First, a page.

Category Archives: iBooks

A small action with a big impact (Recipes for Switch Control)

Sometimes accessibility is about making small changes that bring about a big impact in people’s lives. Take the act of flipping the pages in a book. This is probably an action most of us take for granted.  For some people with motor challenges, though, the ability to flip the pages of a book is the difference between being able to enjoy a favorite book or being locked out of that experience.

In the past, the only way to accomplish this action (flipping the page of a book) was through the use of a cumbersome mechanical device. My friend and colleague Christopher Hills illustrates the use of such a device in a short YouTube video.

 

Description: As dramatic music plays, the video begins with the words “In the not too distant past…” then cuts to Christopher sitting in his powered wheelchair while a relative reads a book next to him. As Christopher looks on, his dad Garry brings in a large, industrial looking device that needs to be wheeled into the room. Garry proceeds to plug in the device and place a book on it. An external switch box has options for the various page flip actions. Christopher flips the pages of the book with this device, which uses a roller to turn the pages each time Christopher presses a head mounted switch that is connected to the external switch box. The video then cuts to “Now…”  and we see the same relative as in the opening scene sitting down at the kitchen table with his iPad, ready to read a book. With an over the shoulder shot, we see the relative turn the pages on his iPad as Christopher performs the same action next to him  by pressing a head mounted switch that is connected to his iPad via Switch Control.

With digital content and assistive technology, the cumbersome, mechanical device shown in Christopher’s video is no longer needed. Devices like the iPad now include built-in switch access (Switch Control) that can be combined with external switches to make flipping the pages of a book a much simpler task. In the embedded video, I demonstrate the use of Recipes to flip the pages of a book I created with the Book Creator app on my iPad. The book is I Am More Powerful Than You Think.

 

Want to learn more about Recipes and Switch Control?  You should check out a free book I co-authored with Christopher Hills – Handsfree: Mastering Switch Control on iOS . This interactive book has more than 20 closed captioned videos that go over every aspect of using Switch Control – from how to connect a switch interface to your iOS device, to how to control your Apple TV with a switch.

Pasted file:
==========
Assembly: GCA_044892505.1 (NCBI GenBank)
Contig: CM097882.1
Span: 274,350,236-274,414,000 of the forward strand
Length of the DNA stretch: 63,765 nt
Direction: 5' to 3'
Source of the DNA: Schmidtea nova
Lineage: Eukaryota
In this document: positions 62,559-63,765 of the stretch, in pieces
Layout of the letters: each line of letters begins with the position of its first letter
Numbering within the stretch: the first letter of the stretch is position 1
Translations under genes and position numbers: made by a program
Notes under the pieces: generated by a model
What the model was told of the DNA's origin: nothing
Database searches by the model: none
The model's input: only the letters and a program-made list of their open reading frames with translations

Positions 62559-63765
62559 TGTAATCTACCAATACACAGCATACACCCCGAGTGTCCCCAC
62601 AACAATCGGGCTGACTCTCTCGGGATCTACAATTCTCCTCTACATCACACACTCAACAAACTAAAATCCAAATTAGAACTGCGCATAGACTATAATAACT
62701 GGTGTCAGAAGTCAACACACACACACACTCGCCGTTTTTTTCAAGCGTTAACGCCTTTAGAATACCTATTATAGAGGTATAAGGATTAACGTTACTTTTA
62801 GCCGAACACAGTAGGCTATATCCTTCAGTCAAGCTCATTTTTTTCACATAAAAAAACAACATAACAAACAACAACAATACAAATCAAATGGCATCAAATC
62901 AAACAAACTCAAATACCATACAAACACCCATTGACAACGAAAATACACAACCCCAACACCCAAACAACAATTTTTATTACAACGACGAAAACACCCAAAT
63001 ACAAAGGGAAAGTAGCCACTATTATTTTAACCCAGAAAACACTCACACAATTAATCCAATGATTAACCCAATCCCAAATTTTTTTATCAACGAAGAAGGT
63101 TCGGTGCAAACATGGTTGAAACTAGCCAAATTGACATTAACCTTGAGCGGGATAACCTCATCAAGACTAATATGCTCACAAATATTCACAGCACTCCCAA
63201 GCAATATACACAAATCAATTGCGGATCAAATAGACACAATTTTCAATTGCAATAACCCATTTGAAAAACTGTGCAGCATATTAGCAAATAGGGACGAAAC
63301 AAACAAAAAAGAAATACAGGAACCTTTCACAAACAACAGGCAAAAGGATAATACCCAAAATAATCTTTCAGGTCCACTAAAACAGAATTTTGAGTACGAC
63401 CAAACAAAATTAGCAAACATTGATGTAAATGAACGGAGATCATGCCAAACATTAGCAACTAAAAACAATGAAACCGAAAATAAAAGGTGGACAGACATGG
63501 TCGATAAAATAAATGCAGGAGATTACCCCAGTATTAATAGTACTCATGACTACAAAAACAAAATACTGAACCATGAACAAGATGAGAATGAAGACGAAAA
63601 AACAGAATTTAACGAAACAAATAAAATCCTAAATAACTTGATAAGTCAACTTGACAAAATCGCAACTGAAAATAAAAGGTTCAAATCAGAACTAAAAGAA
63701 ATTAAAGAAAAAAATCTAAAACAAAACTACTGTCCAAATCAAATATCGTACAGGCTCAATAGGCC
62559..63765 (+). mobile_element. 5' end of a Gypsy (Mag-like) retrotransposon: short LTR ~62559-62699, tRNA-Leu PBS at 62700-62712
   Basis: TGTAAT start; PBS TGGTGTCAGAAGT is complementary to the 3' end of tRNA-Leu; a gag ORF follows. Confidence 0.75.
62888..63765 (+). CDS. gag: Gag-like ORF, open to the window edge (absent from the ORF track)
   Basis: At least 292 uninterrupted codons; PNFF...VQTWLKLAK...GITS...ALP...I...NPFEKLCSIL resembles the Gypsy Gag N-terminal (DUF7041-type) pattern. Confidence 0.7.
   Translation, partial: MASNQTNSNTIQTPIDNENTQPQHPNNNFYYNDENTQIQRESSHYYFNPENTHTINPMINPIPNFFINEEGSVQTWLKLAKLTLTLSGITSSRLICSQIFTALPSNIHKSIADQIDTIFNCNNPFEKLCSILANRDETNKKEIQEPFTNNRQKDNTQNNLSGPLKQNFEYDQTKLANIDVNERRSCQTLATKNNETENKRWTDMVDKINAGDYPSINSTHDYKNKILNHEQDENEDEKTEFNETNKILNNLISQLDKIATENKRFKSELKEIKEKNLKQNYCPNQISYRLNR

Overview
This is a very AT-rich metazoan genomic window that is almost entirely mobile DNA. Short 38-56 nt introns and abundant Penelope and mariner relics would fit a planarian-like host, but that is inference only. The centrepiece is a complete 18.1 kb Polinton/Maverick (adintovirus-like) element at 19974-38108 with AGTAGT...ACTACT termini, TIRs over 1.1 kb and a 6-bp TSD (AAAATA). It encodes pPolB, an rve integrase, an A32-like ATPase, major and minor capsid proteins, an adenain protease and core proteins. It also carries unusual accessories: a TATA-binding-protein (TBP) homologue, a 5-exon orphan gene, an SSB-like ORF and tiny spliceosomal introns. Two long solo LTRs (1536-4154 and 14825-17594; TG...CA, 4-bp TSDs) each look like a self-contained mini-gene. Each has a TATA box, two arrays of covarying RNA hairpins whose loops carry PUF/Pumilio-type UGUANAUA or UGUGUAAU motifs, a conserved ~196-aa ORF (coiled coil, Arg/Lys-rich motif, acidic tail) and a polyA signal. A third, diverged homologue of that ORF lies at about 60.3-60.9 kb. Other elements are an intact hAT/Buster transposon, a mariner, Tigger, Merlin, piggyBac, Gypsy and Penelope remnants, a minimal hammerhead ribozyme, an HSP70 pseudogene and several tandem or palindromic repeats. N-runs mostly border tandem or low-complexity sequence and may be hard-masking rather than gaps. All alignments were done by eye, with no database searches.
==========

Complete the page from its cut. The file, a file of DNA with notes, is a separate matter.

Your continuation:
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Sneak Peek: New Ebook on Apple Accessibility Supports for Low Vision

Out of all the amazing accessibility features built into my Apple devices, the ones that are most meaningful to me are those that are intended for people with low vision. These are the features I use most frequently since I still have some vision left and I am not a full time VoiceOver user.

To share what I have learned about these features with the rest of the educational technology and assistive technology communities, I have authored a new multi-touch book: Supporting Students with Low Vision with Apple Technology. I had hoped to have the book available on the iBookstore in time for Global Accessibility Awareness Day, but with more than 25 videos that needed captioning it took longer than I expected. I am providing a sneak peek of a work in progress available for download from my Dropbox account. A word of caution: the file is 345 MB due to the videos.

Cover of Supporting Students with Low Vision Using Apple Technology

The book explores the concept of an ecosystems approach to accessibility which I discussed in my Global Accessibility Awareness Day post. It focuses not only on the accessibility features found throughout the Apple ecosystem (on iOS, Mac, Apple TV and even Apple Watch), a number of apps to designed to meet the needs of those with low vision, and techniques for creating more accessible content for low vision readers.

I hope you like this multi-touch book and I welcome any feedback related to it: things I missed, things that need to be clearer, any feedback you wish to provide. Here is the intro video I created for it with PowToon: